New London, N.H. — Charmian Byers-Jones, 100+, Aviatrix, professional horticulturalist and devoted bridge player.
Charmian “Tahmee” Byers-Jones passed gently, and surrounded with love, this past Monday, Dec. 30th. Born Charmian Woodruff in June of 1913, she was the tenth generation of her family born in Elizabeth, N.J. She spent her summers at her family’s home on Lake Sunapee in New London, N.H., A bright, adventurous young woman, she begged for a higher education. She graduated from Smith College, cum laude, in 1934.
She attended the Bread Loaf School of English, and was witness to the famous quarrels between Robert Frost and Truman Capote. Married in New London in 1934, she had four children by her first husband, three surviving into adulthood. Charmian worked as a costume designer for the Papermill Playhouse in Milburn, N.J. She moved with her second husband, an opera singer, to Eugene, Oregon in 1947 when he joined the music department at the University of Oregon.
She turned to aviation at 46 years of age after her husband’s death, saying, “I felt very much alone, so rather than mope about, I decided to change my life radically. I signed up for a package of ten lessons at a local airport.” As a pilot she flew search and rescue with the Civil Air Patrol, piloted more than 70 cross country flights (most solo, with a standard poodle as her co-pilot), and crossed the Atlantic in a small twin engine plan with her friend Max Conrad, an aviation pioneer.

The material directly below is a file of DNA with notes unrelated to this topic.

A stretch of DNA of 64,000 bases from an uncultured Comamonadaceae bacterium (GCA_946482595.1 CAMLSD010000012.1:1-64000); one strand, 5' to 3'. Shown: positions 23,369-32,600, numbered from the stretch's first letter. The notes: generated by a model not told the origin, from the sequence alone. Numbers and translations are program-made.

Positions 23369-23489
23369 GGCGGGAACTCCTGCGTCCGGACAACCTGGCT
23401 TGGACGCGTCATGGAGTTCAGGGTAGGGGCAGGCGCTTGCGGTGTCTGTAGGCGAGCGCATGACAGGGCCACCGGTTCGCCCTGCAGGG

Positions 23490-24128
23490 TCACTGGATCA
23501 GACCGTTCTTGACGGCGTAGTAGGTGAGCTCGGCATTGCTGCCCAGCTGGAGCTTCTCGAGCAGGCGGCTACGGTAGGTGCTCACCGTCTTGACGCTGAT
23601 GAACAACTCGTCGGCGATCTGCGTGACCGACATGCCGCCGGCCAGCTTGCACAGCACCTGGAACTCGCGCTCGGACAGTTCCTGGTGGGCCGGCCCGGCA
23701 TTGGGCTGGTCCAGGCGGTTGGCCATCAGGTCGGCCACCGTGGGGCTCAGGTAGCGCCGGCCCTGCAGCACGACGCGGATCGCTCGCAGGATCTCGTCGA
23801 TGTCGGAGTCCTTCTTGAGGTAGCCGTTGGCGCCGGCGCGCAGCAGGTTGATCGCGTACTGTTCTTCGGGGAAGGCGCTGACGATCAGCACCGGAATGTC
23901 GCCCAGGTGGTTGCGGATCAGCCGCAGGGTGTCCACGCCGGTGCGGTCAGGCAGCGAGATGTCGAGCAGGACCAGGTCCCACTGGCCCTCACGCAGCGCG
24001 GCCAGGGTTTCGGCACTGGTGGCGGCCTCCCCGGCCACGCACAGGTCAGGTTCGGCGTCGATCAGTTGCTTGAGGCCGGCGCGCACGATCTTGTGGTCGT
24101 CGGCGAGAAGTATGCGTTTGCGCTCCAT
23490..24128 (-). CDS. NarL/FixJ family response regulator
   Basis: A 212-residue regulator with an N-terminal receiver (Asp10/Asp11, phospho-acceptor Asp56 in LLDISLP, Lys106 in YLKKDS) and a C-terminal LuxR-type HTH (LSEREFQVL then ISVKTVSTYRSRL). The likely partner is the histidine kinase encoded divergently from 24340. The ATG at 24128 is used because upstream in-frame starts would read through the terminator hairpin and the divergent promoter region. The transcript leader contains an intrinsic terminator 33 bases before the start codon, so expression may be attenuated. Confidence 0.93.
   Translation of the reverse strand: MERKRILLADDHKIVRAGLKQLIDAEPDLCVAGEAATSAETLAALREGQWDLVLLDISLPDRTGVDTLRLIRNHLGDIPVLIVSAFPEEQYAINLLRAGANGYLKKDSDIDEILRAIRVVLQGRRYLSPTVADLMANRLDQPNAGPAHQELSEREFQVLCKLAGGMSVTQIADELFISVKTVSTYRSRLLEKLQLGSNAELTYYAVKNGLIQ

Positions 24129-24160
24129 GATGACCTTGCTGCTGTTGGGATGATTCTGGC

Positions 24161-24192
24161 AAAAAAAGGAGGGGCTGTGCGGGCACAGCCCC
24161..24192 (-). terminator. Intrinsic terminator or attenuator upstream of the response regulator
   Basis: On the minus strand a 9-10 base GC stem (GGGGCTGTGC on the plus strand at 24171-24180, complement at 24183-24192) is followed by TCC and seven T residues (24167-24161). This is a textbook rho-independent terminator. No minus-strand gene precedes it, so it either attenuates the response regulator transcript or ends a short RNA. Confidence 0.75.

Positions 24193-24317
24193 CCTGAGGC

In 1960 she joined the Ninety-Nines, the organization of women pilots founded by Amelia Earhart. She competed in a number of air races and derbies in the west, leading her team to victory in a Petticoat Derby. She also obtained her glider’s license.
She had her own nursery in Eugene, developing a new species of hybrid rhododendron.
She loved her family and friends fiercely, and was quoted in a newspaper article at 77, “I’m fortunate. I have had friends of all ages. I’m happy about that. I know people my age who are sad because they’ve limited their friendships to people their own age, and then lose them one by one.” It was this attitude and her daily scotch that were her secrets to longevity. She chose this quote from John Lennon for her 100th birthday celebration, “Count your age by friends not years, count your life by smiles, not tears.”
In 2003, Charmian moved to New London to be closer to her family year round.
Charmian is survived by her children: Valerie W. Gage of Norton, Mass., Nicholas Gilman of Washington, DC, and Charmian G. Abel of Oakland, Calif. She has five grandchildren: Chetwood Gage of New London, N.H., Aaron Gage of Attelboro, Mass., Victoria Gage of New London, N.H., Lindsey Gage of Royersford, Pa. and Margaret Gilman of Attelboro, Mass., She is also survived by four beloved great-grandchildren. In lieu of flowers, donations may be made to: the Lake Sunapee Protective Association of Sunapee, NH, the Ninety-Nines or the Friends of Tracy Memorial Library in New London, NH.